I have photographed this scene before and was really happy with the results, but there were always going to be people in the way. Last Sunday morning, I got the Tube down to St. Paul’s Cathedral and walked across the Millennium bridge – it was still as busy with people as ever. This time I had my tripod and super wide angle lens and if you compare what you see below (the original first attempt taken last May) with the new version above, I think you will agree my latest photo is much better. But, I hear you ask, where have all the people gone?
Being on a tripod there is no movement of the camera, therefore the only thing that moves is the pedestrians. So by taking half a dozen photographs, not moving the camera but just waiting till the people move themselves around or out of the frame at different areas of the composition I am left with a range of images that have all the detail of the bridge but the people moving around. Using an advanced feature in Adobe Photoshop I can then tell the program to look through all six images and remove the parts of the image that change from picture to picture (i.e. the people) and then I’m left with a people free photograph.
Yesterday I started working for a new client photographing apartments around the city centre of Manchester. This was one of the 750 images captured using my new super wide angle 10-20mm lens. The most difficult thing about the day was lighting.
I ended up using as little flash as possible and setting the ISO up to 400 or even 800 at times. This might seem high for a camera like the Nikon D80 that I use, and you would be right to think so. However, with Lightroom’s advanced noise reduction and software such as Noise Ninja I am able to remove almost all the grain. The client is using the images primarily for online distribution and so the higher ISO / noise problems are dramatically reduced with lower resolution web files and my post-processing techniques.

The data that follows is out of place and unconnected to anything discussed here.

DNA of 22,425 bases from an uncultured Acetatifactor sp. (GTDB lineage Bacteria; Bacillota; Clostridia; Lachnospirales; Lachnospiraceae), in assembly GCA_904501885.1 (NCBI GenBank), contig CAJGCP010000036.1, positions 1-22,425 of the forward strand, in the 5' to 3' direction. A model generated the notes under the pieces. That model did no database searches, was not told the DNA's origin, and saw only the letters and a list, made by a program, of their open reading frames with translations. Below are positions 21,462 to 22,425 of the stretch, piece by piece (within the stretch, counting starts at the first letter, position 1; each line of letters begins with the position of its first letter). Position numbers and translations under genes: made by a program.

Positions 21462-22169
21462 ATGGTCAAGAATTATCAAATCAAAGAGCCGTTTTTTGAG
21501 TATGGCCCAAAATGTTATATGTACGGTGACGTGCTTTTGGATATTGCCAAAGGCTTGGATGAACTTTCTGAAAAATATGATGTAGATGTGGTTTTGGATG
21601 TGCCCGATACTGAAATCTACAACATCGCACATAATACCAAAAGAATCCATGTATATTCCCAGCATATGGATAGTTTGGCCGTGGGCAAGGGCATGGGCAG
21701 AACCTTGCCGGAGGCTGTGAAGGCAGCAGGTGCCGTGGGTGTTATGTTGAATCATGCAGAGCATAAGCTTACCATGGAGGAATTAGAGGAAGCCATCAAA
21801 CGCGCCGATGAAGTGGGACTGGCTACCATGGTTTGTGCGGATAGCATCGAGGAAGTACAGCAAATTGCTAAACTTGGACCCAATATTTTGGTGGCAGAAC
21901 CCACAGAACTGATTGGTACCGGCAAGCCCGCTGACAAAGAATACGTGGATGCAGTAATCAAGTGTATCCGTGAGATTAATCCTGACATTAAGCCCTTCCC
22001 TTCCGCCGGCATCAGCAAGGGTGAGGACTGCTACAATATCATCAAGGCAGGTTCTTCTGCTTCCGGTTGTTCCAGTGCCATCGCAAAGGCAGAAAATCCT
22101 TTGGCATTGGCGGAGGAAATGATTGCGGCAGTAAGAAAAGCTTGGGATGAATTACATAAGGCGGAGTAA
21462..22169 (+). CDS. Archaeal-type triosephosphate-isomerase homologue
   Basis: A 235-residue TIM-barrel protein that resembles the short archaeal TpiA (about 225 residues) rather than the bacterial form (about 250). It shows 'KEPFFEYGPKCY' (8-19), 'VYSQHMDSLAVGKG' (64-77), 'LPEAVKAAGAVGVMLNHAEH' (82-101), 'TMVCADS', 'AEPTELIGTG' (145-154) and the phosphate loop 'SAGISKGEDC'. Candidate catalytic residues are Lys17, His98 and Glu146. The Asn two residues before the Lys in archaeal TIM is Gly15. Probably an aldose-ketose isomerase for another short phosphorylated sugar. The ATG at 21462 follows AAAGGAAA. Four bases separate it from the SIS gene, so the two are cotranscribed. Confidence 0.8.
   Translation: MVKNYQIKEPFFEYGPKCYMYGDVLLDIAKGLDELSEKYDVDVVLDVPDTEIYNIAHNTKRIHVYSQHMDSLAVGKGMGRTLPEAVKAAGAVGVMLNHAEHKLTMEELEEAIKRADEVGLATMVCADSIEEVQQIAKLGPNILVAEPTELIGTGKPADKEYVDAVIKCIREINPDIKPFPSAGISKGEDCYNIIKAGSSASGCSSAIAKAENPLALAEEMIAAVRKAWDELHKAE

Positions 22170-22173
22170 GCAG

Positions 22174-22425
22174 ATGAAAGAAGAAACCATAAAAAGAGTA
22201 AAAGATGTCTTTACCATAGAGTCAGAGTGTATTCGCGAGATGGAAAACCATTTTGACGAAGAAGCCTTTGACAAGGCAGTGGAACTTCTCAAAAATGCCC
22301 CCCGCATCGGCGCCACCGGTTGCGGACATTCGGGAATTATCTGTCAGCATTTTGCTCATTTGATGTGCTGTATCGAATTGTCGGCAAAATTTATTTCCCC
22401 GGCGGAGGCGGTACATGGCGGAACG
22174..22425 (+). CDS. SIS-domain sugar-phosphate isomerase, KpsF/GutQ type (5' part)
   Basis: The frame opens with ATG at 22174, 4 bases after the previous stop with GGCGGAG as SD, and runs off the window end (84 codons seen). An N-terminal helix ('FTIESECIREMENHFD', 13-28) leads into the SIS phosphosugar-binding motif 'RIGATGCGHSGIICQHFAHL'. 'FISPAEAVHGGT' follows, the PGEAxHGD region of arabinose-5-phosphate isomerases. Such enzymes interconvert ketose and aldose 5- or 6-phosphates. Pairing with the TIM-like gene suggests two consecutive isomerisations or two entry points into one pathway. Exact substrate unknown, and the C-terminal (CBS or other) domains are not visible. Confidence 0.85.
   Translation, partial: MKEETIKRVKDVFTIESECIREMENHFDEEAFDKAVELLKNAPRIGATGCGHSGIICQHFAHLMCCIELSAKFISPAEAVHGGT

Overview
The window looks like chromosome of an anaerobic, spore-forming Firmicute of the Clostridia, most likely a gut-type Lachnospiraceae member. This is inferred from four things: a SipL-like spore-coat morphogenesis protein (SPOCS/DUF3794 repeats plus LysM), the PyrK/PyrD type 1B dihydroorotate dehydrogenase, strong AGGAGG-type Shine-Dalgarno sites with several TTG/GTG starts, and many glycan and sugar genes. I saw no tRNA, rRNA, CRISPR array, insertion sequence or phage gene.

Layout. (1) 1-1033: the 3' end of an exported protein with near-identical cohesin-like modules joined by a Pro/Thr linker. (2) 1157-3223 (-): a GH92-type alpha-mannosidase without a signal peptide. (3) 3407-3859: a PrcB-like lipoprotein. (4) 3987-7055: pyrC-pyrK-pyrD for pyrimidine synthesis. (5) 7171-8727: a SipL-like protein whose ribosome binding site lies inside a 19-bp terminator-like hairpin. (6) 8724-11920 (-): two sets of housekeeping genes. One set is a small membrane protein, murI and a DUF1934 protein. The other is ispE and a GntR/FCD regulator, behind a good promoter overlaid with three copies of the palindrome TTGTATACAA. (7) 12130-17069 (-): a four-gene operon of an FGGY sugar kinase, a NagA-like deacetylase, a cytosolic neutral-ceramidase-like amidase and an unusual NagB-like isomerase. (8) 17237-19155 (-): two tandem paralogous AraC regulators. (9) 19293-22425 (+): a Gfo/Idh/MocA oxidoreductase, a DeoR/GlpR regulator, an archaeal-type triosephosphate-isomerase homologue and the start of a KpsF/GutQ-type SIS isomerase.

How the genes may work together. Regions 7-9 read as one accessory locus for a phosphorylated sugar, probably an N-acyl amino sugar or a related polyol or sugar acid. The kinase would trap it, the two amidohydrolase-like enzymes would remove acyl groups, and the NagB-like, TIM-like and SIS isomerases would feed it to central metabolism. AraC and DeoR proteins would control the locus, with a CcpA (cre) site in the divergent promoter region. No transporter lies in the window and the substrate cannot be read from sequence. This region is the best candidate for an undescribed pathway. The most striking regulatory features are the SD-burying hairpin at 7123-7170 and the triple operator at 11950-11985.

Unfortunately I can’t tell you which apartment building this bedroom is in, but I felt it was very stylish and modern, as were almost all the apartments I have been in so far. The artwork above the bed seems to work very well with the cool blue of the bed linen in my opinion.
It has been difficult to work out which Gorilla this is; London Zoo has three females and the animal pictured above is either Effie or Mjukuu (both females). I believe this is Effie as Mjukuu appeared to be holding a baby when I photographed them on Saturday morning. Taken through glass it was very difficult to get any good quality images of these wonderful creatures. Ideally there wouldn’t have been glass in the way, but then my focus would probably have moved to running away rather than photographing, but who knows. I would have used flash if it wasn’t for the glass and the grumpy zoo keeper who shouted at me asking if I was going to use flash. I wouldn’t dream of it as it would probably scare the animals.
Every since I found myself looking up at these three skyscrapers in Canary Wharf back in January 2007 I knew that this would make an interesting photograph. Unfortunately I didn’t return till last Friday night, but on the bright side I had my new 10-20mm super wide angle lens. The Canary Wharf Tower (or One Canada Square) is the one in the centre of the photo and currently the tallest building in the UK at 235.1 metres (771 ft). Followed by Citigroup Centre on the left and 8 Canada Square on the right of this picture which both stand at 199.5 metres (654 ft). One Canada Square looks a lot smaller than the other buildings in this photograph because it was much further away from my lens.
To capture this image my camera was on a sturdy Manfrotto tripod with the focal length at 10mm. The exposure time was 30 seconds at an aperture of f/18 – it was taken at 10:19pm on the 16th of May 2008.